Former president of the Asphalt Institute and a founding father of the asphalt highway industry, he served the Asphalt Institute in many positions including Director, Secretary and President. Mr. Spencer's remarkable career covered a full half century of American construction history. Born in 1879, he graduated from Rensselaer Polytechnic Institute and, as a young civil engineer, he had a hand in building New York City's original subway system. From 1905 to 1908 he was employed by what is now the New York State Department of Public Works on construction of the original Barge Canal, and later as resident engineer with the State Highway Department on road construction at Watertown, N.Y. and on Long Island.
He was one of a group which included Prevost Hubbard of the U.S. Bureau of Public Roads, Pillsbury of Massachusetts, Blanchard of Rhode Island, and Shirley and Crosby in Maryland, who became convinced that asphalt cement, penetrated into macadam stone, would provide durable and economical highways that would be the answer to destruction wreaked on water-bound macadam roads by rapidly-increasing automobile traffic. Out of their experimental work grew the penetration type macadam pavement. The petroleum industry at this time became aware of the potential of asphalt for highway paving, and in 1908 Mr. Spencer was employed by the Standard Oil Company of New York as development engineer in the classification of various grades of asphalt required for highways to handle the growing traffic. In 1912 he was transferred to the Standard Oil Company of New Jersey and served as consultant for many years. His work in this field was interrupted by World War I when he served as commanding officer of a company of U.S. Army Engineers engaged in building roads in the advance sector in France. With the 1919 founding of the Asphalt Institute, Mr. Spencer was designated a Director representing Standard Oil Company of New Jersey and later served the Institute directly as mentioned above.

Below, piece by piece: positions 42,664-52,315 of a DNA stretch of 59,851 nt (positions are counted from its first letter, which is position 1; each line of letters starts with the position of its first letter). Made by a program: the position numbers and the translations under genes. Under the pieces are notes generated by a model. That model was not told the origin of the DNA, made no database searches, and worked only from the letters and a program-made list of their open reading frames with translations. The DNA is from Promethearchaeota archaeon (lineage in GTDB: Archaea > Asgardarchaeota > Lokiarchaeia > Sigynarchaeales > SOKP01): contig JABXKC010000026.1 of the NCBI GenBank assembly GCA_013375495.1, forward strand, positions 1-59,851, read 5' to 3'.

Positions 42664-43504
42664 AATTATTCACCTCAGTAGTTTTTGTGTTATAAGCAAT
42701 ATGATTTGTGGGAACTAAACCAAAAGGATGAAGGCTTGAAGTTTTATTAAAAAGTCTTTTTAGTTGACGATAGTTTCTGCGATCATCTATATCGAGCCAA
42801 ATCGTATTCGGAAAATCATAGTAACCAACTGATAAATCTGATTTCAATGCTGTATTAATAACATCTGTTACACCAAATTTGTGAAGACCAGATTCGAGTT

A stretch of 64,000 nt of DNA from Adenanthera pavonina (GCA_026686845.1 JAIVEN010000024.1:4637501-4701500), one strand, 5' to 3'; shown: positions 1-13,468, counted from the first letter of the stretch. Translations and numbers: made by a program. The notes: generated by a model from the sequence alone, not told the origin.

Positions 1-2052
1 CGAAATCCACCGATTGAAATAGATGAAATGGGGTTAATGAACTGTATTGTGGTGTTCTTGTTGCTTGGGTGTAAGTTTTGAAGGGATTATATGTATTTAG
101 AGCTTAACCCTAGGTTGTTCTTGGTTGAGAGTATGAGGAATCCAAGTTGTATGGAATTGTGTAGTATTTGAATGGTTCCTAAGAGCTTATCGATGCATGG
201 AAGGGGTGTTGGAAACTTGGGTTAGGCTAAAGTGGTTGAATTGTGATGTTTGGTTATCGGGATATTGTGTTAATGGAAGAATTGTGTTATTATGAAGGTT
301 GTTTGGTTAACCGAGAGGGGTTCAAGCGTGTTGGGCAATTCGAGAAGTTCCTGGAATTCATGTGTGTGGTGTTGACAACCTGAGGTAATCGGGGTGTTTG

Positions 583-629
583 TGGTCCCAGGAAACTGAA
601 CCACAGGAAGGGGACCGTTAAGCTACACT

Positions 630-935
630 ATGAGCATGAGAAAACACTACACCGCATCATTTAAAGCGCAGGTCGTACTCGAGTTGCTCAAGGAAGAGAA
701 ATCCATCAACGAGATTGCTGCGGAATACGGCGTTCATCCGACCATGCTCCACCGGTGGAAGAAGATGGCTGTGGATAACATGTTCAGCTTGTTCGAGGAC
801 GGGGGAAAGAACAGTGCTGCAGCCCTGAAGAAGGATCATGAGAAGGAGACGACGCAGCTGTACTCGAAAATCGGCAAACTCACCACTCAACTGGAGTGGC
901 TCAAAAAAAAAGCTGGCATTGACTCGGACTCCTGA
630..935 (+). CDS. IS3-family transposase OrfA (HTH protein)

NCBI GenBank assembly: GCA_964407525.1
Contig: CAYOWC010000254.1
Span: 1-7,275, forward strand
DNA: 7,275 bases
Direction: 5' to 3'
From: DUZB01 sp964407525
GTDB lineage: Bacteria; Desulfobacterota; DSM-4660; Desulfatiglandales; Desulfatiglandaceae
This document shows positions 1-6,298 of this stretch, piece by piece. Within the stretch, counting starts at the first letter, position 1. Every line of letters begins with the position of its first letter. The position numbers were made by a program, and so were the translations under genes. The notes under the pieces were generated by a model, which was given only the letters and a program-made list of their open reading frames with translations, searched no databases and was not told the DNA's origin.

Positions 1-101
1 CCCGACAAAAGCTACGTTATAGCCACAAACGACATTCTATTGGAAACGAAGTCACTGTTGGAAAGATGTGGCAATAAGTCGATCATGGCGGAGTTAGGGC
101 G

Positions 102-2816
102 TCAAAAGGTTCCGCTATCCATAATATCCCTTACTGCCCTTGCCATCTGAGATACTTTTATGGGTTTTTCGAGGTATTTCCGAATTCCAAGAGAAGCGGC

Support and commitment is highlighted on a permanent plaque at the Asphalt Institute’s Headquarters and Research Center in Lexington, KY.